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Letter from Abigail Adams to John Adams, 22 January 1793

My Dearest Friend

I received your kind favours of Janry. 8 [John to Abigail, 08 January 1793] and 9th [John to Abigail, 09 January 1793] and on Saturday a Letter from our Daughter I have been in Town for a few Days, for the first time. I chose not to come till all the Bustle of Election was past. Election for a Representative has taken place since I came here. Honestus's Friends and emisaries have been indefatigable in procuring votes for him, and their Success has been Such that he Stands highest upon the list, and tho it is presumed that their will not be a Choice, he and Dr. Holten will be the Candidates. Dr. Jarvis is Sitting up for Federal Senator in the Room of Mr. Strong. Speculation is the popular Topick when a Man is to be crushd, and that is the crime of which Mr. Strong is Said to be guilty, and tho I presume it is quite groundless, yet it will answer a party purpose. An other Idle Story is that Mr. Pitt has resignd and that the President of the U.S. is going to resign in March. As tho there could be any connextion between the resignation of the first Minister of State in England and the chief Majistrate here. Nor can I devine the policy of the Report unless it is meant for a Stock jobbing purpose. Yet there are persons

here Stupid enough to Swallow such reports. You will see by the papers the whole Town of B. laid under a tax of 3 Dollors pr head which they dare not refuse, even those who in their hearts dislike the Festival and will join in it no further than to pay the Money: the Civick Feast of the Cits, pushd down their Throats for fear of being Stiled Aristocrats. Such is the infectious Spirit of the Times.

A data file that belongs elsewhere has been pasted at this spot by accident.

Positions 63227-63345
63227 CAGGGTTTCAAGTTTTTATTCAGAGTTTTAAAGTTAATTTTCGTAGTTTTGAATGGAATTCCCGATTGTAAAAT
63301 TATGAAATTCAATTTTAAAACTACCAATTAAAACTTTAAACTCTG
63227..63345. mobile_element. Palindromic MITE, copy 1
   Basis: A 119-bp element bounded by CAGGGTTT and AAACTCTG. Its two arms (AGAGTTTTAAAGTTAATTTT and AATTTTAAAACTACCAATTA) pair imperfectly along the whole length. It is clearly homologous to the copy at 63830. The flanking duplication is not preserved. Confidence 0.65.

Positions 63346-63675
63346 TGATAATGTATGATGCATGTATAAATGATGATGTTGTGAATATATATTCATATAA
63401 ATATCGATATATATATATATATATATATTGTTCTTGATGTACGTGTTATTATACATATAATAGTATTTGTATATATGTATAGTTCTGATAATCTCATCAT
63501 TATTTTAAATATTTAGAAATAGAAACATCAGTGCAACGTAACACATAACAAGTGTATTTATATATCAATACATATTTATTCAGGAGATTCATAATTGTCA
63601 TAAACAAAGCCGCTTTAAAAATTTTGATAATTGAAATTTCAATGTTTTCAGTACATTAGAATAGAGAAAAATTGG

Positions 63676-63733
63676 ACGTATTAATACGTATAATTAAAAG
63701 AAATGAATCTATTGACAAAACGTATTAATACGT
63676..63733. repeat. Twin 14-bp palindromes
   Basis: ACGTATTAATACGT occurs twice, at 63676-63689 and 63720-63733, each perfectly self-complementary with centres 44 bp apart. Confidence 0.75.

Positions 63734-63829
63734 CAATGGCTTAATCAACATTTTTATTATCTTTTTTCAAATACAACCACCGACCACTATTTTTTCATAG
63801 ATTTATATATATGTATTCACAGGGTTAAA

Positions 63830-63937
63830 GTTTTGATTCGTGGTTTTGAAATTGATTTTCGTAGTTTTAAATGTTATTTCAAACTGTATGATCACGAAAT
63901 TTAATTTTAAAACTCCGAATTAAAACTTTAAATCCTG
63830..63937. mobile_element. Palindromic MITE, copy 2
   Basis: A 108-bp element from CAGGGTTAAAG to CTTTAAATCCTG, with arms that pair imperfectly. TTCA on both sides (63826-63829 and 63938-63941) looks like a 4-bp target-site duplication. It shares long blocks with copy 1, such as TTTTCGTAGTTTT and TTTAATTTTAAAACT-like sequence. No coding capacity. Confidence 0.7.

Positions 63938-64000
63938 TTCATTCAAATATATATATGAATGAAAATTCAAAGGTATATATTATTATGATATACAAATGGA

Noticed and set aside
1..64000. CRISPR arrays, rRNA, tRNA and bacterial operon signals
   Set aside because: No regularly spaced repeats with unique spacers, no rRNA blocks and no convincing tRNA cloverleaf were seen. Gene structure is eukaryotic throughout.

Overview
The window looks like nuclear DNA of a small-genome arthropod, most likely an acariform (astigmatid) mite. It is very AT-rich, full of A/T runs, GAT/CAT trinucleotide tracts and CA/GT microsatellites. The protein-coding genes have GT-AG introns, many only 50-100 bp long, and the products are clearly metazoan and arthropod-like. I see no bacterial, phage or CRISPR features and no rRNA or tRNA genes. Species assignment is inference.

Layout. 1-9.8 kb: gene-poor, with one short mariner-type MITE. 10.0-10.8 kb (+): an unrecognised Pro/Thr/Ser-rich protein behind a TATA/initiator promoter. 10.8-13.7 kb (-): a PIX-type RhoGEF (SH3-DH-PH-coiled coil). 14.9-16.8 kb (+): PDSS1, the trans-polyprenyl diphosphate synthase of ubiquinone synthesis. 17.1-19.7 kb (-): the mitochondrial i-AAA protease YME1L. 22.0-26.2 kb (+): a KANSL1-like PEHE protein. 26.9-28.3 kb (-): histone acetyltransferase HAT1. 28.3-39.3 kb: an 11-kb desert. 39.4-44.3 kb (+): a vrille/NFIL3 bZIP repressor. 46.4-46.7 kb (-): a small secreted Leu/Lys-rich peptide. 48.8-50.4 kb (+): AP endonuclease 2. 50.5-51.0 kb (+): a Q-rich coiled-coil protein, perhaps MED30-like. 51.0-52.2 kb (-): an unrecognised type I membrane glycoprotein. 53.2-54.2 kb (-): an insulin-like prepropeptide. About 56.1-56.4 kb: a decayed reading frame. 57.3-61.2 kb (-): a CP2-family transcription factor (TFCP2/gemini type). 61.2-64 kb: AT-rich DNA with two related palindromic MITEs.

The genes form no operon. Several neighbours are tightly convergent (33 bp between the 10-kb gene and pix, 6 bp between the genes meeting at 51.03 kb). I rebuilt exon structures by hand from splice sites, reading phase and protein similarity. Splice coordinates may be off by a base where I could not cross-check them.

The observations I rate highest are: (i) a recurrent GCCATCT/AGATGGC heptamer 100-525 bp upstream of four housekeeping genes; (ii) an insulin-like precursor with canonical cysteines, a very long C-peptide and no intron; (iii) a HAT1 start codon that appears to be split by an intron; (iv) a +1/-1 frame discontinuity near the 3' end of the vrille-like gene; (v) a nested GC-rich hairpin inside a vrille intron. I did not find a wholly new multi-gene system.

Mr. B. [Breck] is here . I Saw him at the assembly, where he was very Social. There were Some compliments paid to him, which tho in the Character of this Town, belongd not to a private citizen. Such as waiting the Dances for him for more than an hour and finally being obliged to begin without him, as he did not make his appearence till near nine o'clock dinning at five o'clock to conform to his hour, &c . One compliment however he has received not So much to his taste. A w for A rages of old Martinec affairs.

Do you Suppose that Congress will meet after their dissolution on the 3d of March? I fear you will have as dissagreeable a time Home as you had when you went. Love to Mrs. Otis. Her Friends

here are all well. My Health is better than it has been. I have not had any return of a Fever for two Months. I cannot Say as much for two years before.

My Love to Thomas. I will write to him next week when I return to Quincy.

Yours most affectionatly
A. Adams

[Endorsement -- see page image]

Cite web page as: Letter from Abigail Adams to John Adams, 22 January 1793 [electronic edition]. Adams Family Papers: An Electronic Archive. Massachusetts Historical Society. http://www.masshist.org/digitaladams/
Original manuscript: Adams, Abigail. Letter from Abigail Adams to John Adams, 22 January 1793. 4 pages. Original manuscript from the Adams Family Papers, Massachusetts Historical Society.
Source of transcription: Adams Papers Editorial Project. Unverified transcriptions.
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